I think it would be fun to have bikes in your size magically appear with a wide mix of tubes - XL, MAX, Colorado, aero......etc. It would be fun to have those all in your size to ride back to back on the same afternoon.


    ER - thanks for the reply. these things you describe are visceral. that's good, too. i was hoping to hear why they felt the way they did, or why you likeed them, or what the difference was, or what makes it shine and how. i understand the math and fully acknowledge the engineering back story. my opinion includes that, while the science exists to explain what a pipe would feel like in different iterations, it's not there to quantify what happens when a set of pipes becomes another item completely. we are talking about the bicycle and its feel, rather than the properties of a pipe. i can't separate design, execution, and materials from each other. i guess shades of gray and visceral will have to be all we have to sink our teeth in for now.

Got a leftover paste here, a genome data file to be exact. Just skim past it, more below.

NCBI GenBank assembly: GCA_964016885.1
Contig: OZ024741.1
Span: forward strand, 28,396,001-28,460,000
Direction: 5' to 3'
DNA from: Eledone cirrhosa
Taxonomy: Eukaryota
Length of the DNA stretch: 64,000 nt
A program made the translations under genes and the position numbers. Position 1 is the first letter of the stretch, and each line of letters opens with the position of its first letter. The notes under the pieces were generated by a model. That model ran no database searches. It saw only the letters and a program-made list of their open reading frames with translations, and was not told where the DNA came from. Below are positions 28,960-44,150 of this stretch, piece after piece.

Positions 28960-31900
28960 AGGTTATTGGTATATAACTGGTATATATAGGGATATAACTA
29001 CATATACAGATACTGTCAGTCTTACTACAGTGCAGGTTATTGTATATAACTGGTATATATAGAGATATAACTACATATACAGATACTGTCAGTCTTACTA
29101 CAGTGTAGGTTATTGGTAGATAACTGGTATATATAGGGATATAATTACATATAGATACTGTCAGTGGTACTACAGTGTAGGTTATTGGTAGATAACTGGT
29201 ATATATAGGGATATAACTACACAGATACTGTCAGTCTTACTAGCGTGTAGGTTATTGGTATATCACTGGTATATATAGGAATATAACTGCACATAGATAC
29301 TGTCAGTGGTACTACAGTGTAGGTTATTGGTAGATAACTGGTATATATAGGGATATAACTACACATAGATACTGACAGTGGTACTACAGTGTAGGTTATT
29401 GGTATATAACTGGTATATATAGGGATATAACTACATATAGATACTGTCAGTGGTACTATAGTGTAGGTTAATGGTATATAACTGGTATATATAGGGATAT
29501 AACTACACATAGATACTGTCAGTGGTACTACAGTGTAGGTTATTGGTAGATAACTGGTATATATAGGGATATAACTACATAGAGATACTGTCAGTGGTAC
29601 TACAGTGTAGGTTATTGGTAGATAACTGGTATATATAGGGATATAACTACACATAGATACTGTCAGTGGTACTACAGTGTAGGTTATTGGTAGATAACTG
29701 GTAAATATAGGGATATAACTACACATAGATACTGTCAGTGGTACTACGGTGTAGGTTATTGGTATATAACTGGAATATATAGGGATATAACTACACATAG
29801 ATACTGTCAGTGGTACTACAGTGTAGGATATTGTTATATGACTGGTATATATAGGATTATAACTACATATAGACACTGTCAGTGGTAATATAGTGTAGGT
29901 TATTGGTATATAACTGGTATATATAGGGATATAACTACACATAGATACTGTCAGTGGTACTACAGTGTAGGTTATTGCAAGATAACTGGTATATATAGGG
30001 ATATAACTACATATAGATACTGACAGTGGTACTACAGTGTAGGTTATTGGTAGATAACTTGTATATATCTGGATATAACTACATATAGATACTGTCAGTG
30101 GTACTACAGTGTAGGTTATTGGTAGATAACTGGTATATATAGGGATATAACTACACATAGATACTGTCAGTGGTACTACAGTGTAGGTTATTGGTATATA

Again, I, like the rest of the industry, have little in the way of hard numbers but I know what I like. Like I said above I have 3 bikes with different tube sizes and here are the highs and lows of each. I almost always use the same wheels on each bike. FWIW I'm 6'4" and 185 pounds.

    Bike #1 1" top tube/ 1 1/8" down tube / 1 1/8" seat tube - Reynolds 725 main tubes and Kirk by Reynolds stays - this bike is very smooth and quiet. It's the choice for a 'day off' ride where I just want to soak up the sun. While I like the smoothness it's not as torsionally stiff as I'd like for hard charging riding and big climbing/descending. If any of the three feels the slowest this would be it by a very small margin. It has a horizontal top tube.